Details & Cataloguing

Impressionist & Modern Art Evening Sale


Marc Chagall
1887 - 1985
signed Chagall and dated 1910 (lower left); signed Chagall and inscribed Paris (lower right); signed Marc Chagall on the reverse of the board
watercolour, gouache, brush and ink and pencil on paper laid down on the artist's board
34.4 by 25.4cm.
13 1/2 by 10in.
Executed in 1910.
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The authenticity of this work has been confirmed by the Comité Chagall.


Madame de Croix, Paris

Private Collection, London (sold: Sotheby's, London, 30th March 1977, lot 126)

Private Collection, Tokyo (purchased at the above sale)

Private Collection

Private Collection, U.S.A. (sold: Sotheby's, New York, 3rd May 2011, lot 6)

Purchased at the above sale by the present owner

Catalogue Note

'I can freely say today that I owe all I have succeeded in achieving to Paris, to France, of which the air, the men, nature were for me the true school of my life and of my art'.
Marc Chagall in an interview with James Johnson Sweeney, 1946

This beautifully worked rendering of Paris' best known landmark is among the rare mixed-media compositions that Chagall completed upon his arrival to Paris in 1910. Executed with exacting attention to the details of Gustave Eiffel's iconic construction and using the blue, white and red palette of the tricolore, the composition captures Chagall's initial awe and excitement upon moving to the city of lights. On the second day after his arrival in Paris, Chagall visited the Salon des Indépendants. This was his first encounter with the works of the Fauves and the Cubists, and the experience ignited his curiosity about the avant-garde art scene in the city. Chagall soon moved into lodgings in the legendary block of studios known as La Ruche in Montparnasse, a building renowned for its cosmopolitan and Bohemian atmosphere. Chagall's room was next to the one occupied by Modigliani, and the poets Guillaume Apollinaire and Blaise Cendrars were frequent visitors to the house. It was in this atmosphere that Chagall produced La Tour Eiffel, capturing in it some of the elation he must have felt at this new adventure.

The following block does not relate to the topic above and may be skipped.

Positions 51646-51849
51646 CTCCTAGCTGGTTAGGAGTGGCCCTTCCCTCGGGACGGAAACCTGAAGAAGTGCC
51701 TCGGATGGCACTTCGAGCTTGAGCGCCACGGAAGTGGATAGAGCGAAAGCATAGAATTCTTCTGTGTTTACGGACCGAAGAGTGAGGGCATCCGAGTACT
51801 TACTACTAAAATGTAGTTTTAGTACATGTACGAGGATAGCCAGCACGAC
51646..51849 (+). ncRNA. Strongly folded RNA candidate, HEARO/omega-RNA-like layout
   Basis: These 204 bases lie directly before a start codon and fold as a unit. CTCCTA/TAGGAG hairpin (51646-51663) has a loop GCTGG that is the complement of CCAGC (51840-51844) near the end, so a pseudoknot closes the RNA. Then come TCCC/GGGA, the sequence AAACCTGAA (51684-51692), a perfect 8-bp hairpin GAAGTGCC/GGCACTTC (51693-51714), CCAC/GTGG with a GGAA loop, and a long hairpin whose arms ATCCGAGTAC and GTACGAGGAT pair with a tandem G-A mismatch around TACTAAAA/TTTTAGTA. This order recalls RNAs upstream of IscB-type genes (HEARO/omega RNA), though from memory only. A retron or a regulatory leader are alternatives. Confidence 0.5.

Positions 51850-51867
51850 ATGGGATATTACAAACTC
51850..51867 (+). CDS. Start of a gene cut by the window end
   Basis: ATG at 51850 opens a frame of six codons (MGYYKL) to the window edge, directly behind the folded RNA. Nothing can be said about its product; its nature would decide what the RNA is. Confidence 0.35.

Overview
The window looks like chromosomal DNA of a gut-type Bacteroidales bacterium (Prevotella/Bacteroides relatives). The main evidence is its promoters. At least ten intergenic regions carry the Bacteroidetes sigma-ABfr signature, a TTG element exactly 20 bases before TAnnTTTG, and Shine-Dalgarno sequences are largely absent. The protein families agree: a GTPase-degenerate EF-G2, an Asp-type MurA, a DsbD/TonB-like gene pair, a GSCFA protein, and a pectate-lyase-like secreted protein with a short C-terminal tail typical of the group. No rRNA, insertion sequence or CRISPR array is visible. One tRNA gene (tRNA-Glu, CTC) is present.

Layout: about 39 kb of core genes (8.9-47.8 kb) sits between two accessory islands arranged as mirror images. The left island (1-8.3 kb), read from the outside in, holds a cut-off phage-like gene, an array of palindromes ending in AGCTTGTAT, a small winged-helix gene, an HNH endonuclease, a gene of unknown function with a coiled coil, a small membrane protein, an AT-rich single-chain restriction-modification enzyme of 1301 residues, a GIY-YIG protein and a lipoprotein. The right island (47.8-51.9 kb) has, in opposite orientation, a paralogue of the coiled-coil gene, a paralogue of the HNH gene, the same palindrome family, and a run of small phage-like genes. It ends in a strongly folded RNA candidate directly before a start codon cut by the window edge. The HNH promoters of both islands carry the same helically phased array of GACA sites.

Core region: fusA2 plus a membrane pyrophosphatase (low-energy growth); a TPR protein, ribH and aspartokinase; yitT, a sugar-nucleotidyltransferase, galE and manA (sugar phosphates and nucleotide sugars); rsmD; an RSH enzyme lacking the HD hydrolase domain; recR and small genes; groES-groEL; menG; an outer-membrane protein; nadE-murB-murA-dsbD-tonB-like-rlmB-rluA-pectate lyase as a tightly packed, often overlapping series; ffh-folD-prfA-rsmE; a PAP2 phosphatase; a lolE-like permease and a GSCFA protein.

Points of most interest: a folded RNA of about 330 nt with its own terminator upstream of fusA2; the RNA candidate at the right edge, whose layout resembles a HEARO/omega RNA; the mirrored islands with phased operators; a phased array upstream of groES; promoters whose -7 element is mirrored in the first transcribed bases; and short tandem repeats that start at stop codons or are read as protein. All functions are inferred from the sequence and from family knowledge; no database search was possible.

France, and particularly the city of Paris would become an important source of inspiration for the artist and the motif of the Eiffel Tower was one that recurred throughout his career. As he recalled almost half a century later: 'I arrived in Paris as though driven by fate. Words coming from my heart flowed to my mouth. They almost choked me. I kept stammering. The words crowded outward, anxious to be illuminated by this Paris light, to adorn themselves with it. I arrived with the thoughts, the dreams, that one can only have at the age of twenty' (quoted in Jacob Baal-Teshuva (ed.), Chagall: A Retrospective, New York, 1995, p. 74). 

Impressionist & Modern Art Evening Sale